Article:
I have to explain where the title came from. On one of the last days before the world ground to a halt in March, we babysat the Seppa-Tebby-Tebby nephew for a few hours. Much fun was had by all, being ponies and slops, that’s sloths, playing with toys and other random objects, eating cookies and singing songs, but of course the time came for him to go home with his mom. Like all kids, he did not want to go home, so he picked up some insoles from a pair of shoes that happened to be nearby, handed one to Steve and said “We have to shoo Mommy away! Shoo away, Mommy! Shoo Away!” and started batting her with the insole. I had not laughed so hard in a long long time. But if this year was a physical thing, I wouldn’t just shoo it away. I would blast it into space.
Before Coronavirus took off all over the world, the year started making our lives miserable. The first couple of months of the year were full of surgery, illness and deaths in our families. Then the pandemic hit and the whole world tipped over. I wasn’t sure what to expect, as far as whether we would have to struggle with things we never imagined. Would transit shut down? Would cabs stop running? Would anybody want to come anywhere near us? Would touching anything be the new criminal offense? And what if one of us got sick? How would we go get tested? How would we isolate so the other one wouldn’t get it? My parents asked us if we wanted to come home and stay with them, but I said no because I needed good internet for work, and even though I was worried about worst case scenarios, the stubborn part of me wasn’t ready to give up yet.
Amazingly, although the whole world was tipping and spiraling out of control, our own personal situation felt a little bit more settled. Sure, we all shared in the global sadness and unrest and the need to face the fact that more change is needed, but the amount of illness and death in our immediate circles slowed down. On top of that, the system didn’t collapse like I had feared, and we found ways to do the things we needed to do. It turns out that staying here wasn’t a stupid decision after all. We found our rhythm and life moved on. I think I was always somewhat on alert for the changing horrors of 2020, but we could breathe and float along in our good strong boat.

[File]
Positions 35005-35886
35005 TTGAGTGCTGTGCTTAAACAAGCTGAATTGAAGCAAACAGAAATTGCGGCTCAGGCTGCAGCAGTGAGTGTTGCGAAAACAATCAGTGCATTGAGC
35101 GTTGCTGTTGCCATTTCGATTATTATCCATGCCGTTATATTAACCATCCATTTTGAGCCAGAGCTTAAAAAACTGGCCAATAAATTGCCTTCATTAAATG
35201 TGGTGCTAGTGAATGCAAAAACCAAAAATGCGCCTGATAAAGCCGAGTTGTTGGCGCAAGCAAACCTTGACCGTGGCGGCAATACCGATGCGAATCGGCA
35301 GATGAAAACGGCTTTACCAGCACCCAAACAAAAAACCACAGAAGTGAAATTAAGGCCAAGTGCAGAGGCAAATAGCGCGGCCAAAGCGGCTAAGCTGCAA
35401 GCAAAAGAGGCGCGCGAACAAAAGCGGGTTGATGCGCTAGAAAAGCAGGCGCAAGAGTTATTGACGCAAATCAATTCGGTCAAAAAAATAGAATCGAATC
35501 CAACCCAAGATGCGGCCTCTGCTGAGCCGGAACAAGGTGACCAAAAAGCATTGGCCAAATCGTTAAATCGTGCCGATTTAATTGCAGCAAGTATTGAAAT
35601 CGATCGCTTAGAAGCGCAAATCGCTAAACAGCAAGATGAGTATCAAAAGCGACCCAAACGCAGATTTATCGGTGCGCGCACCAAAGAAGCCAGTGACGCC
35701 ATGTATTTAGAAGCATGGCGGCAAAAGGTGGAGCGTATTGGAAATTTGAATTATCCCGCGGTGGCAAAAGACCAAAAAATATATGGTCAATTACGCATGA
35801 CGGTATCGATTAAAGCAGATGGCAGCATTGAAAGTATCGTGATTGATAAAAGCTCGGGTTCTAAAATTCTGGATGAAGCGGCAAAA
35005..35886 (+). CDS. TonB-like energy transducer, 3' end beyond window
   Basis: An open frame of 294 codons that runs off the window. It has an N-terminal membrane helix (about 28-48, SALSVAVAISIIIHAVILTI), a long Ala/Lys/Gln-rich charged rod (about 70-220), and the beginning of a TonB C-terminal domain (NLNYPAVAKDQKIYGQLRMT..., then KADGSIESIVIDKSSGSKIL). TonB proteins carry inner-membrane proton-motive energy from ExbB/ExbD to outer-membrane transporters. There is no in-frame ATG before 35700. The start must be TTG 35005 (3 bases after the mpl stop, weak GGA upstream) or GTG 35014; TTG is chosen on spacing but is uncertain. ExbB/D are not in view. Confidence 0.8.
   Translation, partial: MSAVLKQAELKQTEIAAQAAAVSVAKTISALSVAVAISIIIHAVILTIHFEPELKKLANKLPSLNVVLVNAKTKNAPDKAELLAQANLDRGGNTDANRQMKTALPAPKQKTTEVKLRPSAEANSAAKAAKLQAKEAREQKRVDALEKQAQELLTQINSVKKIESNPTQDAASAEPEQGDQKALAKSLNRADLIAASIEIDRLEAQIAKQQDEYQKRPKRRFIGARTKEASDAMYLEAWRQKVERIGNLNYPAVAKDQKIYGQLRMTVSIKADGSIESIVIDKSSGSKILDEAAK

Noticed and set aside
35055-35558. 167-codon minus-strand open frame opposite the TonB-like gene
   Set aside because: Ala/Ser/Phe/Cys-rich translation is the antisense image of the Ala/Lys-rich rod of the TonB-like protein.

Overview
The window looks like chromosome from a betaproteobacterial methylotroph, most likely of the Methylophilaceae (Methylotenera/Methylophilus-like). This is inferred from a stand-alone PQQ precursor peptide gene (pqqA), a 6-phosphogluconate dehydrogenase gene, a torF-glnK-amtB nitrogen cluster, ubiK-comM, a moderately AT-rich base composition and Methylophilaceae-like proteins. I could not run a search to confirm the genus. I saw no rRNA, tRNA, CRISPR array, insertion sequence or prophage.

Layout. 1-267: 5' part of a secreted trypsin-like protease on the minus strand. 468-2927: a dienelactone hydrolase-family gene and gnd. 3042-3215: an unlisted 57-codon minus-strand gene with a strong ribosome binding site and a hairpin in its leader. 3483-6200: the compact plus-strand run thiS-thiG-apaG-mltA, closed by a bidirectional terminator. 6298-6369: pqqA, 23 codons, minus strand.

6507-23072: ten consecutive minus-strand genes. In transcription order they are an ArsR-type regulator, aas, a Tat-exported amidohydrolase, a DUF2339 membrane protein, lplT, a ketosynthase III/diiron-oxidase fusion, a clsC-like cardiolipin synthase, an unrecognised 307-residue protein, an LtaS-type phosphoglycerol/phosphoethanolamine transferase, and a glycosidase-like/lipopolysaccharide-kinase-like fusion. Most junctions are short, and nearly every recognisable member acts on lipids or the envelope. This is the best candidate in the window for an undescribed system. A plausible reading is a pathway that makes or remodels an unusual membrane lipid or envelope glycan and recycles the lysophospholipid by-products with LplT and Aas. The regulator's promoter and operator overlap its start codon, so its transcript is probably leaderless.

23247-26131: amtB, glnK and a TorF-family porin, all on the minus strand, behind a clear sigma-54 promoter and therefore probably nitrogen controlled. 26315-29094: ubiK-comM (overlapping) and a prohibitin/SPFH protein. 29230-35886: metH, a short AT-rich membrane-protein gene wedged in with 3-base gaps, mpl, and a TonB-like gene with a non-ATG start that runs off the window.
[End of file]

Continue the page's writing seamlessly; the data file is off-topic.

By late summer and early fall, I thought that maybe things would get better and things could start getting back to normal, but that didn’t last long. Along came the end of the year and we’re in full lockdown mode, and just to complete the shit sandwich that is this year, we have to end the year with some illness in our family circles. Thankfully none of it looks to be super serious, but it’s definitely a thing.
What can I say about 2020 besides Eeewww? Well, it taught me a lot of lessons. It taught me that very few deadlines are hard. The only ones that are are the ones that are created because you’re dead. Most other things can be moved or modified. It taught me to really think about priorities. It taught me to try and think about things beyond my own tiny bubble of concerns. It taught me to think of other ways to do things. Hopefully the lessons it taught me will stick with me for a long time.
I don’t know what to expect from 2021. Of course I don’t think that the calendar will flip over and we can just start anew. I know that the first few months of 2021 will be more of the same. But I hope that eventually, we can start to see some progress back to a life where seeing our family and friends isn’t such a deadly game of Roulette. Happy New Year, everybody!